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Curating Social Media to Benefit Your Mental Health

Updated: Oct 6, 2023


Curating Social Media to Benefit Your Mental Health

In an age where social media is ever present, it can feel like you are constantly bombarded with videos, photos, and information that is not good for your mental health. Studies on the effects of social media show that excessive use of social media can increase loneliness, fear of missing out (FOMO), and decrease subjective well-being and life satisfaction (Zsila and Reyes, 2023). Whether it be the latest Tiktok trend, an influencer post on Instagram, or a comment you saw on Facebook, that makes you feel bad, there are ways you can tailor your accounts to make you feel better.





Here are five tips to help curate your social media feed to benefit your mental health.


1. Unfollow accounts that do not make you feel good.

We’ve all been there. Followed that influencer who promised our lives would get better by showing us their overly curated and perfectly decorated world. Or felt highly motivated (especially around New Years) and decided to follow a fitness guru that promised we could lose all the covid weight we gained (guilty!). We are all tempted to follow aspirational influencer accounts, and celebrity accounts that despite all their promises about improving our lives, can actually lead us to feel worse about ourselves. Make note of which specific accounts you follow that leave you feeling bad and click the unfollow button.


2. Follow accounts that contribute positively to your life.

Instead of spending time following countless accounts just because they are cool, focus your energy on quality rather than quantity. This can mean joining online communities that make you feel seen and represented or following funny accounts that help you destress after a long day at work. Curate your account and only follow accounts that contribute positively to your wellbeing.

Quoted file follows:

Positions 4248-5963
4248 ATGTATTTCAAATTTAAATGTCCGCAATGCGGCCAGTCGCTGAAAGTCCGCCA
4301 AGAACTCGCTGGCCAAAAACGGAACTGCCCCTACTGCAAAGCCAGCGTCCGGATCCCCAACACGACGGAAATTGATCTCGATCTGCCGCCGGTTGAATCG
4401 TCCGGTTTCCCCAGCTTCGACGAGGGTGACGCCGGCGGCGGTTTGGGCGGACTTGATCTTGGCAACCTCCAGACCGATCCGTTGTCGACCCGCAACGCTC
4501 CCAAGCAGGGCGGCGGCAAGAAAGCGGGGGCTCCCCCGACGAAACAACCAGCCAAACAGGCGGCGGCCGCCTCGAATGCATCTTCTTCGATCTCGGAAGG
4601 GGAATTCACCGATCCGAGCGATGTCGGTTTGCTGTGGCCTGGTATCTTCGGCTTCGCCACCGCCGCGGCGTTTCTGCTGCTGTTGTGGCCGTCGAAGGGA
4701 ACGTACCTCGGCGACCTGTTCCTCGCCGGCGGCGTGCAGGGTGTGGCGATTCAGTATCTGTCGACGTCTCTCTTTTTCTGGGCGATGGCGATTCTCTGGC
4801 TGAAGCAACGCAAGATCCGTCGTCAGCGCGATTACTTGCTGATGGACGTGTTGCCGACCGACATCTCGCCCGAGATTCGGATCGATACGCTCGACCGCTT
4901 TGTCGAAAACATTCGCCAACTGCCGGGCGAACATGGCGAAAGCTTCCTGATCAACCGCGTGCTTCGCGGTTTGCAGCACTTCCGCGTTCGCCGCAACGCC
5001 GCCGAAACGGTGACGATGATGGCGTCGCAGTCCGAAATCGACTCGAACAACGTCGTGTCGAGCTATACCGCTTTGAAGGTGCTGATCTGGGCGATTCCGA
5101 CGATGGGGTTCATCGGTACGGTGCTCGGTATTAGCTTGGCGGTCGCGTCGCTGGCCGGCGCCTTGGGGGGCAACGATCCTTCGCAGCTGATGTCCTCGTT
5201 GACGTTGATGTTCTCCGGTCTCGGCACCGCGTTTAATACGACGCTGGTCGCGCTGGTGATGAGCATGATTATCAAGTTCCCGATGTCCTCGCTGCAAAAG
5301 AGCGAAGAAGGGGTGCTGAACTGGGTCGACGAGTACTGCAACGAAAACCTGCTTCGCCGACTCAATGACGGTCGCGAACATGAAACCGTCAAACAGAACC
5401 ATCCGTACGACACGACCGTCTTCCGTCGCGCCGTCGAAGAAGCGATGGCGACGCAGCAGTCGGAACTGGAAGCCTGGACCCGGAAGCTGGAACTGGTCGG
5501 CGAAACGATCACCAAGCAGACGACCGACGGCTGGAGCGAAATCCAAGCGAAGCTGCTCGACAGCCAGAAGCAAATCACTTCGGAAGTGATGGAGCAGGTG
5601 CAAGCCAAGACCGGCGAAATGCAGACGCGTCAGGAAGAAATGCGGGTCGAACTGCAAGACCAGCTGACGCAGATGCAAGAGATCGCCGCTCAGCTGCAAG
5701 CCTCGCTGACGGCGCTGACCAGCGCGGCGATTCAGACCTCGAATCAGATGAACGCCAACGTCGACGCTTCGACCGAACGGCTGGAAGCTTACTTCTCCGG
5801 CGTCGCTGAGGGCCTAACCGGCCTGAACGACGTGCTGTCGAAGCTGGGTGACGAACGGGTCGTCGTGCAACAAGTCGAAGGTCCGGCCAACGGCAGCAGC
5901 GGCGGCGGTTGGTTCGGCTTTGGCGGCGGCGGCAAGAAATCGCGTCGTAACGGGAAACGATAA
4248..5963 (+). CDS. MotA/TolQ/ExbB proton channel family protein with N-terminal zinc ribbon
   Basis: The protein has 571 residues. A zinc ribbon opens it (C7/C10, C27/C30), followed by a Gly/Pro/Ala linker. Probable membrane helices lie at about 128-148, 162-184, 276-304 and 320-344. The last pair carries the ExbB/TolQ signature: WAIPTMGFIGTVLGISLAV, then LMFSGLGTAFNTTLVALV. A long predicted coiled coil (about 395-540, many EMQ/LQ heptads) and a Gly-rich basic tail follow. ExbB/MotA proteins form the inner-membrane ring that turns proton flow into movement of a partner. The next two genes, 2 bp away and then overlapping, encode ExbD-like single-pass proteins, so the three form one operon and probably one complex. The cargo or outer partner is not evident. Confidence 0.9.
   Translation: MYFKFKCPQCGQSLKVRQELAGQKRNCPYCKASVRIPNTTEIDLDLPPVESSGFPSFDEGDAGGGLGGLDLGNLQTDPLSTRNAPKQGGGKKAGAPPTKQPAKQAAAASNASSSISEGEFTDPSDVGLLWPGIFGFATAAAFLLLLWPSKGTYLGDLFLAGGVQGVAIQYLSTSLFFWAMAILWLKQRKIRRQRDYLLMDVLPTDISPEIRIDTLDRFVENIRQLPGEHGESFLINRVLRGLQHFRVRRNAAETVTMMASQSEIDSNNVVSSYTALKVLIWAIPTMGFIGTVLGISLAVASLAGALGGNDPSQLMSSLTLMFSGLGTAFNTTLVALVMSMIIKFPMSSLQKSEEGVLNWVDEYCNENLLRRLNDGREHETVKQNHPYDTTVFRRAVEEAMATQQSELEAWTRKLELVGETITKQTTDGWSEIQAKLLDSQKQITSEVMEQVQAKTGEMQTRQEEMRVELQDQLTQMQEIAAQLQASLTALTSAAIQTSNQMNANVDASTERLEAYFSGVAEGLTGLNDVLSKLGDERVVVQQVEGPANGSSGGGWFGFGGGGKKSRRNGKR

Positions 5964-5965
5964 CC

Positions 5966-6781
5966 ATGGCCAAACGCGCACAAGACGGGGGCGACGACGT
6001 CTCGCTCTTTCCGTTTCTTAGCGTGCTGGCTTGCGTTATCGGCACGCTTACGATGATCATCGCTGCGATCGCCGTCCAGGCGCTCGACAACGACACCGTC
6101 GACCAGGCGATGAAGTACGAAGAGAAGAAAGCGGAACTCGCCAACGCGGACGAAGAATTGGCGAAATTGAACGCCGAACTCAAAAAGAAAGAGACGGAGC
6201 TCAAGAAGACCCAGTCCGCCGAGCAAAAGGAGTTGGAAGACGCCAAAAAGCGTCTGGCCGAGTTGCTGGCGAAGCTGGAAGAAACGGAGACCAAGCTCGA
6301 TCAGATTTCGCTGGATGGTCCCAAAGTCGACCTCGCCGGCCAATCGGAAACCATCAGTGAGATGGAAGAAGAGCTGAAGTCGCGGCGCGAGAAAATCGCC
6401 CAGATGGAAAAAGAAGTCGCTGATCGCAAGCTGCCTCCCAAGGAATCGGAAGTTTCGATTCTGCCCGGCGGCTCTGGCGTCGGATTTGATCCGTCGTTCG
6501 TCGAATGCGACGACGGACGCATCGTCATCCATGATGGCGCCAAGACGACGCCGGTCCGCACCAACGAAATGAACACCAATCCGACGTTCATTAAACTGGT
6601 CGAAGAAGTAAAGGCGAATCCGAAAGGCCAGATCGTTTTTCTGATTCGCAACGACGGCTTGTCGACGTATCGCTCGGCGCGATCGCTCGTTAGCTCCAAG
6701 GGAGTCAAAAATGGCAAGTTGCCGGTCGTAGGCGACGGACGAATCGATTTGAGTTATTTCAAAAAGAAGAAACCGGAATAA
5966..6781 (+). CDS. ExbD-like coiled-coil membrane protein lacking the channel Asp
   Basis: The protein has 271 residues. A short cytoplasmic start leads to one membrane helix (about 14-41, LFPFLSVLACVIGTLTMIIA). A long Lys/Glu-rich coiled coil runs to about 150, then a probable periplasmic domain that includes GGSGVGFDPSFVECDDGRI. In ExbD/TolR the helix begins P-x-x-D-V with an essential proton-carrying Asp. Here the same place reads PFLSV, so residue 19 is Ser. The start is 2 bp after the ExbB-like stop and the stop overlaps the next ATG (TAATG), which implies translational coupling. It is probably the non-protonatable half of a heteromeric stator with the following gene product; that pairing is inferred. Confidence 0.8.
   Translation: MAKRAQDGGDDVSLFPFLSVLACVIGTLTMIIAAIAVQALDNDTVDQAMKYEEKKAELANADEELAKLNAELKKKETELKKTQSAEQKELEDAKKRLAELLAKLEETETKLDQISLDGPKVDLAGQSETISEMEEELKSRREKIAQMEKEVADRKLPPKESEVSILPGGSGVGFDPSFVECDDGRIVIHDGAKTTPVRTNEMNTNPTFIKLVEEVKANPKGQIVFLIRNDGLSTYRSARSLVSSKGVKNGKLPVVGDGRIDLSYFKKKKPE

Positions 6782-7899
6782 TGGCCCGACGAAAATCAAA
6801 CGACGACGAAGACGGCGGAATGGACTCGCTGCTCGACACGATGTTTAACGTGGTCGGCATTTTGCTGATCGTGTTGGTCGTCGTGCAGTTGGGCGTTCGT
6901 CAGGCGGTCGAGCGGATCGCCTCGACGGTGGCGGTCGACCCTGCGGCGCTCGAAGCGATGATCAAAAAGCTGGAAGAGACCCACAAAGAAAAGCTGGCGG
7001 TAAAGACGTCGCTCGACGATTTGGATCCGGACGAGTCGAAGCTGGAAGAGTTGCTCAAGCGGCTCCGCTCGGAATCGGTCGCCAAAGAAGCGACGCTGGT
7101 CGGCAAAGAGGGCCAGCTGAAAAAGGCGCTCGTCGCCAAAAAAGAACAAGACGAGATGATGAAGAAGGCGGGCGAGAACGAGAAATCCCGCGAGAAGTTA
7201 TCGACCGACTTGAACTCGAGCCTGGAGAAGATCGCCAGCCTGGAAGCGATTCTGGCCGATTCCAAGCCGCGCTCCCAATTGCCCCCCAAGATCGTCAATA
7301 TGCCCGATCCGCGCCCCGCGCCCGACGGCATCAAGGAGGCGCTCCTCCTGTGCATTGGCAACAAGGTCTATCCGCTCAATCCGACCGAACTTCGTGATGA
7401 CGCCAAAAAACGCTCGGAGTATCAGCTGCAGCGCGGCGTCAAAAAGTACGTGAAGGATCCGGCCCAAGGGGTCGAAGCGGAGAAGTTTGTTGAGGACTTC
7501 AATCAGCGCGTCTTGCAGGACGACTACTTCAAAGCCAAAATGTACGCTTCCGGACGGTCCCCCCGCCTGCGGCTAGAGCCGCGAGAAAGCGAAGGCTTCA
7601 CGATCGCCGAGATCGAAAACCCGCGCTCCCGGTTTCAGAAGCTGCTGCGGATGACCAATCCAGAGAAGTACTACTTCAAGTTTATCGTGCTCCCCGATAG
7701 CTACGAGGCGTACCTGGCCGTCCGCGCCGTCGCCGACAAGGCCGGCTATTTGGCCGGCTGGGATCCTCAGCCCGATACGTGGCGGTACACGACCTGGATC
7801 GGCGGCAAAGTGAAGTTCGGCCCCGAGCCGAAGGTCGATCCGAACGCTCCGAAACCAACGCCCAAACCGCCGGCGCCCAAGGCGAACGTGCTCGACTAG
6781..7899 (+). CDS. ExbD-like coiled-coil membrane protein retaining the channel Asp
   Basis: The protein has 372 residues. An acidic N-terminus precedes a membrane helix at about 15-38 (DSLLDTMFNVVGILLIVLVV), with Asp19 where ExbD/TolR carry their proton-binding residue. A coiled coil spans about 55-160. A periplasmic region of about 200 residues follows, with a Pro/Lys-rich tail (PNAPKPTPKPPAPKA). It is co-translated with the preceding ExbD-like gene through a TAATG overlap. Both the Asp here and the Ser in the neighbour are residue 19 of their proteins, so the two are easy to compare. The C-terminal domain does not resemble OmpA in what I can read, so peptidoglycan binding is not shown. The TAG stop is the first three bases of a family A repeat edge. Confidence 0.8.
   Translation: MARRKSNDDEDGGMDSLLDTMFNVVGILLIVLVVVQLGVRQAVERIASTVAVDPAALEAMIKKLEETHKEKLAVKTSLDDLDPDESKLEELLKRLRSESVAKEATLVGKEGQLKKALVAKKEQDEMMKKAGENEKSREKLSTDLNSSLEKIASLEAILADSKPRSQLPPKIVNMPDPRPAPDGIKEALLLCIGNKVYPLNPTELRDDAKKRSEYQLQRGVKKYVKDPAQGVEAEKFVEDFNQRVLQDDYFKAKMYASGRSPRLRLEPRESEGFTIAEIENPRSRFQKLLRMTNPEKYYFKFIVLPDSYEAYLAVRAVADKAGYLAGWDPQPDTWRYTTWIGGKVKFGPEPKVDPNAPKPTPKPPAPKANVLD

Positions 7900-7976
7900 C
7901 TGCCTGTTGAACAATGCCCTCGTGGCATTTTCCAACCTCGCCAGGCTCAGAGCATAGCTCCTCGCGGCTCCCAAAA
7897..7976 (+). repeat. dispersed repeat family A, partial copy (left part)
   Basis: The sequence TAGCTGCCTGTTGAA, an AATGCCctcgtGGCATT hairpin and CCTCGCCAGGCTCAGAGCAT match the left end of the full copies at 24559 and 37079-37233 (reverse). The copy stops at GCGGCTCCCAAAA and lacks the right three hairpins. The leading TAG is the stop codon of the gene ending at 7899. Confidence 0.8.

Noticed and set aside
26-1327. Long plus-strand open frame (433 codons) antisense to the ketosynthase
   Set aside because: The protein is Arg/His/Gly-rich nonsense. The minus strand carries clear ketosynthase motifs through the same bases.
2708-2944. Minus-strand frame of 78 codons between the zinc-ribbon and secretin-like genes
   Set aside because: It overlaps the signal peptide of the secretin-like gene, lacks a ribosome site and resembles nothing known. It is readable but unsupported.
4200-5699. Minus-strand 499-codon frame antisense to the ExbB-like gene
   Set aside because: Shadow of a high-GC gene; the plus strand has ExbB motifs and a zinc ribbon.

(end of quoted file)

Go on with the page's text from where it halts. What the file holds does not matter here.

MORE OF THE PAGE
3. Prioritize setting boundaries.

This is a hard one to swallow as it’s easier to mindlessly scroll through social media and to accept follow requests from just about anyone. Setting boundaries can include establishing strict time limits for the amount of time you spend on social media, making your profile private, and blocking and reporting accounts that cross a line. I know that it’s easy to ignore the time limit and ask for 15 more minutes on the app. But with some restraint and second thought you will notice that avoiding doom scrolling will greatly benefit you and your mood.


4. Take note of how social media makes you feel throughout the day.

Notice when you spend time on social media and how it affects you. The average American usually spends about 2.5 hours daily on social media (Howarth, 2023). Are you a first-thing-gets-up-and-looks-at-Instagram for 1 hour person? Do you spend time during your work mindlessly scrolling through Tiktok? Or maybe you lie in bed when you say you’re going to sleep only to spend 2 hours on social media and ruin the quality of sleep you obtain. Either way, make note of your patterns and how your habits make you feel so that you can try to implement new strategies for spending time on social media more mindfully and in a way where you are controlling the time you spend on the apps and not the other way around. Perhaps you will avoid looking at social media entirely in the mornings or maybe you will only allocate 1 hour of your day to social media.


5. Cultivate a small social media circle of close friends and acquaintances.

I know it can be tempting to accept requests from every acquaintance that you meet or get a request from. Although accepting that follower request from a “cool” person can give your brain some instant gratification and a dose of dopamine, creating a more intimate circle online will benefit your mental health in the long run. With this smaller and more intimate circle, you can be empowered to share things that bring you genuine joy.


 


Social media has become inescapable in this day and age. However, that does not mean that every social media interaction should be negative and leave you drained, feeling FOMO, insecure, or exhausted. By setting boundaries, noticing your feelings towards your social media, prioritizing quality over quantity, and cutting out what does not benefit you, you can curate your social media to benefit your mental health and to be a safe space that can empower you, make you feel connected, or simply make you laugh after a stressful day.


If you would like to schedule a complimentary consultation with a therapist at Safe Space Counseling in California, please request an appointment here.




Author: Dulce Rivera, Associate Psychotherapist

Dulce Rivera, Associate Psychotherapist


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